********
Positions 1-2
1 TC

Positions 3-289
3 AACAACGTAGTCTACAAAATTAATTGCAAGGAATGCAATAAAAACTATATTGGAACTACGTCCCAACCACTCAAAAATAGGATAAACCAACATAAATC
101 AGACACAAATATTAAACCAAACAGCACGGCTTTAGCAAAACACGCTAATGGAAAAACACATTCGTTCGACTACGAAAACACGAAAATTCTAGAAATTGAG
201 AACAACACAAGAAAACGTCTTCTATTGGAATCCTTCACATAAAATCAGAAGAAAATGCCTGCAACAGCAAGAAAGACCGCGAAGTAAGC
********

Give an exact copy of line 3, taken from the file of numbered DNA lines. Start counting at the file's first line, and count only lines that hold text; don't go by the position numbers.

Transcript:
Positions 3-289